What is Mindfulness?
Mindfulness is all about living in the present moment. The aim is to learn how to approach life in a much more relaxed state of awareness, observing both the outer world which is out of your control, and the inner world of thoughts and feelings. Possessing mindfulness skills have been shown to be highly effective in reducing stress, with the added bonus of improving your ability to be creative.
Mindfulness is an increased capability to handle the difficulties that life sometimes throws at us, creating benefits such as:
* great energy and enthusiasm
* a larger capacity for relaxation
* more self-confidence
* a new found strength to be able to cope with stressful situations
How does it work?
The mind is known to be a key factor in stress, and disorders connected with stress, and practising mindfulness cultivates greater awareness of the unity of body and mind, as well as making you aware of those unconscious behaviours and thoughts that do not serve you, and in fact can undermine your emotional and physical health.
By practicing mindfulness, the individual can be fully awake and present in each moment, and accept things without judgment or resentment. You will approach day-to-day life seeing things in a different light and can begin to undo all the stresses and knots of tension that have been hampering you. You will be able to:
* Tell the difference between subjective thoughts from objective facts
* Heighten your emotional alertness
* Learn to listen more attentively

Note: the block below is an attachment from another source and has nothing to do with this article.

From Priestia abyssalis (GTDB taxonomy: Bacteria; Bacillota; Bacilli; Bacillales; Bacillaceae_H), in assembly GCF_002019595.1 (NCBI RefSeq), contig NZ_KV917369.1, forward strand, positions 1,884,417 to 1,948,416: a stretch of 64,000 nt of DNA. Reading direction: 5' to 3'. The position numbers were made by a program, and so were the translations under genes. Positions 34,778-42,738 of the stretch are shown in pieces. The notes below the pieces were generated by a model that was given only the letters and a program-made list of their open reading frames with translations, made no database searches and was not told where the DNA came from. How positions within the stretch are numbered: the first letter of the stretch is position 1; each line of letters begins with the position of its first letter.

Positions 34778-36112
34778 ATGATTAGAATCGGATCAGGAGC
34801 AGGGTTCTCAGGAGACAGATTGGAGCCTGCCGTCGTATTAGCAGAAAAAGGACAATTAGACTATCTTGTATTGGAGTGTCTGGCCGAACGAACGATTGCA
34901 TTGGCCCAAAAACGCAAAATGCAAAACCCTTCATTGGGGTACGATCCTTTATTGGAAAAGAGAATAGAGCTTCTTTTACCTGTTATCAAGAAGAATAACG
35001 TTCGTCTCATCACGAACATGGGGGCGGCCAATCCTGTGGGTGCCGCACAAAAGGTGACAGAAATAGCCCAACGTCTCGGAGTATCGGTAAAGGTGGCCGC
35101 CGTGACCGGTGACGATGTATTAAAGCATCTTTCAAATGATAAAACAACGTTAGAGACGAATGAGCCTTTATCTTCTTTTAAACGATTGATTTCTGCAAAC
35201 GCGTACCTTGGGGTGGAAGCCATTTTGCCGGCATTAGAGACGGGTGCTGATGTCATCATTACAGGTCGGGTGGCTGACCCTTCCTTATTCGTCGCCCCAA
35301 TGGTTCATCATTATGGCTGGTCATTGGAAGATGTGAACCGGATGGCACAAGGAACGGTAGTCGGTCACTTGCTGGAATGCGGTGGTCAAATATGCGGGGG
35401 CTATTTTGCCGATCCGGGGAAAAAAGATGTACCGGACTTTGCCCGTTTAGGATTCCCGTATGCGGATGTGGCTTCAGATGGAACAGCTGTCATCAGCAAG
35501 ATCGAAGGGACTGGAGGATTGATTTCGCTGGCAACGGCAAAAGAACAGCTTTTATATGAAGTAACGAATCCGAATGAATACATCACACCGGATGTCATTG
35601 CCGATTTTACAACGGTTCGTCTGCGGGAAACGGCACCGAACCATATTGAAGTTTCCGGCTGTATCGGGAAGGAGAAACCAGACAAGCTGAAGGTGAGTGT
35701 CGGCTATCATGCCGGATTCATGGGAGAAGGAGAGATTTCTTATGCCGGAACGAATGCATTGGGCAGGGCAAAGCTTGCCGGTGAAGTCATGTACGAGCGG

* Control and direct your thoughts more appropriately
* Enjoy and appreciate the here-and-now.
How to practice this technique:
Mindfulness is basically about slowing down. It is like making a meditation on the body. For instance, if you feel anxious, take a long deep breath, and be mindful of this – do it consciously.
1. Be aware of your body as soon as you wake up. Listen to your heartbeat. What are you thinking when you wake up? A shower, or eating breakfast, can have a totally new perspective if you are mindful of these activities.
2. Choose a couple of meals every week where you eat with no distractions – stay tuned on and concentrate on the taste and textures of the meal. If you drive to work every day with the radio as background noise, consider driving in silence.
3. Before you pick up the phone, or enter a meeting, collect your thoughts, check your breathing, and be aware totally of the act of experiencing that moment.
4. Connect with nature – when out for a walk, forget the headphones and telephone – totally connect with the sound of the air, the rustle of the leaves, the birdsong around you, and connect with your body and breath.
5. Many people combine exercise with meditation. While jogging, for example, try not to think about what is going to happen when you get back – focus solely on the action you are making, be aware of the various sensations of your body, such as your muscles moving.
Mindfulness can be a useful and easy tool to use – it can slot in to any busy schedule on a daily basis. Aim for 20 mintues a day if you can.